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Izzys - Profile

  by Emma Haigh

published: 17 / 5 / 2004

Izzys - Profile


The Izzys have been dubbed The Next Big Thing, and have been likened to the Stones. Emma Haigh found little appealing in their debut album on first listening, but believes now on further hearings that there is more to it than initally meets the ear

The Izzys self-titled debut reeks of a certain something I’m sure I’ve heard before. They’ve been swept up under the wing of Big Hype, likened to the Stones as the Strokes were the Velvet Underground. Being dubbed the Next Big Thing generally serves to paralyse a group’s longevity, yet nonetheless I bought the buzz and received it with all the salivating anticipation of a 13-year old closeted boy queueing to meet Will Young. It should come as no surprise that I would throw it on and be immediately disappointed. Ever positive, I struggled through the first half searching for something that might grab me, determined to make it to the end. And I did. Then promptly left it in the deepest darkest nether regions of the cavern under my bed to collect dust with forgotten final notices and other crap I’d rather not pay attention to. It just sounded like they couldn’t be arsed. No attention paid to order, or continuity. Their self-described mercurial threads and winding protean highway could bite me for all I cared. A couple of days later I was pottering about in my heels cooking dinner, as you do, grooving to the tunes I store at the back of my mind for such occasions and kept coming back to this one song I couldn’t place. I was shaking to the East and shaking to the West and fairly determined that little Sally Water ought to know I loved her the best. Leaving the rice to burn, I hauled upstairs and there, amid the frankly astonishing population of tumbing hair balls and screwed up Rizlas, the primary source. After vacuuming thoroughly and finding new batteries for the fire alarm, I popped it back on. I changed my mind. Where the first listen was jagged and uneven, upon a second hearing, the pieces started to find each other. By the third try the roots began to shine a little, and I will say this without resignation: The Izzys are worth much of the hype they’ve been given. Mike Storey’s genuine howl and sympathetic guitar squalls of 'You Got Me Crying' tug at your tear-ducts; while the loin-grabbing pulse of Joe Cooney’s bass and Tim Kuhl’s drum work found on 'Strange' and Velocity' make you want to get down in some grubby alleyway, or at least in someone’s front garden. Together, they explore a darker side of country and the saltier side of rock, and wrap up their findings in a pretty solid and varied debut. However, and it’s a capital H, However, this sort of chameleonism weakens where it could inspire, and drags more obvious talents (the flicker of blues drumming and a penchant for uncompromising lyrical drollery) down when they could be soaring. Bluesy and thundering friction of raw vocals and driving guitar are weighed down by attempts to inject some grass to that blue, and lightening to the storm. While this debut clearly demonstrates the Izzys enormous potential to produce genuinely exciting music, I think we should wait before pushing them beyond their means just yet.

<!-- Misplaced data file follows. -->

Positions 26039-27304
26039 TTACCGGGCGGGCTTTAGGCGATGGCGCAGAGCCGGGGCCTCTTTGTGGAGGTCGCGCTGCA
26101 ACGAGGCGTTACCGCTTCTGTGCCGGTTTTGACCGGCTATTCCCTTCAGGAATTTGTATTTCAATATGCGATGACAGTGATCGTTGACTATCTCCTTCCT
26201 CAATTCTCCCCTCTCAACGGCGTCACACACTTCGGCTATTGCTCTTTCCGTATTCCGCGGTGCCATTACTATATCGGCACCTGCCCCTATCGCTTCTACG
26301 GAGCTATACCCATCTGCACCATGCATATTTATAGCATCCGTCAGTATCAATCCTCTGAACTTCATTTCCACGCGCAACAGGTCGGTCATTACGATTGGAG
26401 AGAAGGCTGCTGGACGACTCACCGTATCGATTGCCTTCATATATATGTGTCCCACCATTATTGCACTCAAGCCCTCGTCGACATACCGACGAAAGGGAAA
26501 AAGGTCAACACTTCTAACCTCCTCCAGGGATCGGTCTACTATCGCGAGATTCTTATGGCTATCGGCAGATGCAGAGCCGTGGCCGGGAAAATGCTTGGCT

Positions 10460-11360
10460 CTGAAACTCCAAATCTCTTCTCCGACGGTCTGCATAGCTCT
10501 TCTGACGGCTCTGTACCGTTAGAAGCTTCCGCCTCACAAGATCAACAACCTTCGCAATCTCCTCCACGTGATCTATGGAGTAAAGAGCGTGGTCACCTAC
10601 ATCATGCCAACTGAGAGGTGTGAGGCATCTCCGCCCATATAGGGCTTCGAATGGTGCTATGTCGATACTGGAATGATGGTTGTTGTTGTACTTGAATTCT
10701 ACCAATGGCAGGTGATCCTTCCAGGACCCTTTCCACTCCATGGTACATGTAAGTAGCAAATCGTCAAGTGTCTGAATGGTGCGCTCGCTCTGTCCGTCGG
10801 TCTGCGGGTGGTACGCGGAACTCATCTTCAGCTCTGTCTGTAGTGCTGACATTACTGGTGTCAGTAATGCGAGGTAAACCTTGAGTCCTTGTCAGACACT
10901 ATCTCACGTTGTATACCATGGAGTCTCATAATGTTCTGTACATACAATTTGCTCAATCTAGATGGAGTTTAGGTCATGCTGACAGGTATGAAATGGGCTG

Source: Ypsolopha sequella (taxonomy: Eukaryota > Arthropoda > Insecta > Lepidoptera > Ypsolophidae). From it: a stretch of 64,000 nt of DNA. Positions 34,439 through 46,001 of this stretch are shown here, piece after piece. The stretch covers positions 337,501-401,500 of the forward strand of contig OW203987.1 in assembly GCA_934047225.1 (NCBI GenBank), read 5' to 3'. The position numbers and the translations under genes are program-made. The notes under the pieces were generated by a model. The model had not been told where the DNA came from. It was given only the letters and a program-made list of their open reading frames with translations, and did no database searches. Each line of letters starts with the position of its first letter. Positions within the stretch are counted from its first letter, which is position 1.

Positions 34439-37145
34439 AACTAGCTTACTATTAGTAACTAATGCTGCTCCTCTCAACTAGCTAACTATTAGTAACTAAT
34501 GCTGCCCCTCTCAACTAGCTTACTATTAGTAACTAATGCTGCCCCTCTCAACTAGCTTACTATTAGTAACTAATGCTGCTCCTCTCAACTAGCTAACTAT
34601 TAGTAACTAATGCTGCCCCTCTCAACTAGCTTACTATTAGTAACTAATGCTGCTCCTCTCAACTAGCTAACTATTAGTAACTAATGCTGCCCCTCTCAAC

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Izzys - Profile

Izzys - Profile

Izzys - Profile

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